DCE-MRI has been reported useful in the characterization of scrotal mass lesions (25, 26). Watanabe et al. (25) in a study of 42 patients with various scrotal diseases, assessed the degree of enhancement (peak height) and the rate of enhancement (mean slope) for eight minutes after an intravenous bolus administration of contrast medium. The authors concluded that the relative percentages of peak height and mean slope based on time-signal intensity curves may be used to differentiate tumors from benign scrotal diseases (25). This study included 18 benign testicular diseases, namely seven cases of testicular torsion, three cases of testicular infarction, two cases of traumatic hemorrhagic necrosis, two epidermoid cysts, two cases of acute mumps orchitis and three undescended testes. Nineteen benign extratesticular disorders were assessed in the same report, including six cases of acute epididymitis, six cases of appendiceal torsion, six epididymal cysts, and one case of varicocele (25). The preliminary data of a retrospective review of 44 men with various testicular diseases (26) described three types of contrast material enhancement, based on the shape of the time-signal intensity curves: type I, a progressive, linear increase of contrast enhancement during the examination, corresponding to the enhancement patterns of normal testicular parenchyma; type II, an early strong enhancement, followed by either a plateau or a slight further increase, detected in benign intratesticular lesions, namely acute epididymoorchitis (n=4) and postbiopsy changes (n=1); and, type III, a vigorous early enhancement, followed by gradual washout of the contrast material, detected in testicular malignancies (Fig. 2) (26). In the same study, three intratesticular lesions, including hematoma, epidermoid cyst, and testicular hemorrhagic necrosis showed absence of enhancement (26). The authors reported that the relative percentages of maximum time to peak may be used as a discriminating factor in characterizing testicular mass lesions (26).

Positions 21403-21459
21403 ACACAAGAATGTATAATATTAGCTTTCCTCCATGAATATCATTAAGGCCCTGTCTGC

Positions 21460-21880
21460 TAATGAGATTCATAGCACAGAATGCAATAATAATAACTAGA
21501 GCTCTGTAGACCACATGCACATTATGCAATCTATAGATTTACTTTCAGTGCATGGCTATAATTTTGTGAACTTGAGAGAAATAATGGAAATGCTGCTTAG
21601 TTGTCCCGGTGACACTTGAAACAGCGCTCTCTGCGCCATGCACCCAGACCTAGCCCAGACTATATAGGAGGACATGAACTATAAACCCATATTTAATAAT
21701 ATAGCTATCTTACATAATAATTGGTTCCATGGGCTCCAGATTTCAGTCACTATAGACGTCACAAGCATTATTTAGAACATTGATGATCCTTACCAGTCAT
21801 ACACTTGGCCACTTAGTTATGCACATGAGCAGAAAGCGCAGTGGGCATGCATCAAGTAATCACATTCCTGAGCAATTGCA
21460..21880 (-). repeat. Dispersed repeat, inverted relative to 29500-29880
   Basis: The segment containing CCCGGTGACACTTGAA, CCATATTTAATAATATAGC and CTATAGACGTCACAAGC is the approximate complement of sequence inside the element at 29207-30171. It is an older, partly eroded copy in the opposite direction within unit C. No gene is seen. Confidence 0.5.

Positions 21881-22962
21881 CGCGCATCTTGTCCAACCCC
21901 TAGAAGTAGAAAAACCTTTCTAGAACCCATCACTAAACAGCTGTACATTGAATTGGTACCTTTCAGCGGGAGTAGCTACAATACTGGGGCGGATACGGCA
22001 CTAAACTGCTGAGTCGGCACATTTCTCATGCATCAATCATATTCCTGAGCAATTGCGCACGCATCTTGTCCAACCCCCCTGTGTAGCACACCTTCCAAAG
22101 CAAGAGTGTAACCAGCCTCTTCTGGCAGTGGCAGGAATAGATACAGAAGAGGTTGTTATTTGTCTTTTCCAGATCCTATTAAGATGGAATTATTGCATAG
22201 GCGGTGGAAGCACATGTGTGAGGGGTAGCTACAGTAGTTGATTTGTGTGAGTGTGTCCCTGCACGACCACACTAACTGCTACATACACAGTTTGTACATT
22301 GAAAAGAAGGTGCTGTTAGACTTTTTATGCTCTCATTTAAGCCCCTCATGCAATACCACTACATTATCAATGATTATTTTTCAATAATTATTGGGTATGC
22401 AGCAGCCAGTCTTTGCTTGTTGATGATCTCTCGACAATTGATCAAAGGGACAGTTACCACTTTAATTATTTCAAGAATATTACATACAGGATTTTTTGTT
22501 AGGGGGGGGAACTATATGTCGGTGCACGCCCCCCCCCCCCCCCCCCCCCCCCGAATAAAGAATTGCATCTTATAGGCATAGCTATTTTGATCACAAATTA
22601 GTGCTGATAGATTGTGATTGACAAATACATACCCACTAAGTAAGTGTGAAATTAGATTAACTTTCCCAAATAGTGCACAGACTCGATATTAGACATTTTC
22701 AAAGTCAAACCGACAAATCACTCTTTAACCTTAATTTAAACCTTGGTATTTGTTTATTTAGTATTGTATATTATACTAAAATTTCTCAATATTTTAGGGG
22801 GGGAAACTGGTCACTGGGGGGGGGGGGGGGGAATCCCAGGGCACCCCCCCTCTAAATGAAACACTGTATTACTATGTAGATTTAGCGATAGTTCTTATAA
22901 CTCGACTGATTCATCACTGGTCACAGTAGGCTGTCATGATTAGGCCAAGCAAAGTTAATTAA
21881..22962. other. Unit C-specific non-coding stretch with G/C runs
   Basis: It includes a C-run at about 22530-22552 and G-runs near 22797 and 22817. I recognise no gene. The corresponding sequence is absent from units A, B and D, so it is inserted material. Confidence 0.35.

DWI with measurement of ADC represents another useful, additional diagnostic tool in the characterization of intratesticular masses (27, 28). In a retrospective study of 23 testicular lesions (27), an accuracy of 91%, 87%, and 100% was reported for conventional MRI alone, DWI alone and DWI combined with conventional sequences, respectively, in lesion characterization. The diagnoses of benign intratesticular diseases in this report included four cases of acute epididymoorchitis, one case of postbiopsy changes, one intratesticular hematoma and three cases of TERT (27). The ADC of testicular malignancies has been reported lower than that of normal testis and various benign intratesticular lesions (27, 28). Algebally et al. (28) reported a sensitivity of 93.3%, specificity of 90%, positive predictive value of 87.5%, and negative predictive value of 94.7% for a cutoff ADC of less than 0.99 in the characterization of testicular lesions. This study assessed 20 benign testicular entities, including seven cases of epididymoorchitis, four cases of post-traumatic/postinfective changes, three testicular cysts, three cases of TERT and three testicular granulomas (28).
The preliminary data of a prospective study reported the efficacy of magnetization tensor imaging in differentiating various intratesticular lesions (29). The magnetization transfer ratio of testicular carcinomas was reported higher compared to that of benign testicular diseases, all cases of acute epididymoorchitis in this report (29). Recently, a preliminary study, including 10 cases of acute epididymoorchitis and one patient with segmental testicular infarction reported diffusion tensor imaging as an adjunct tool in differentiation from testicular germ cell neoplasms (30).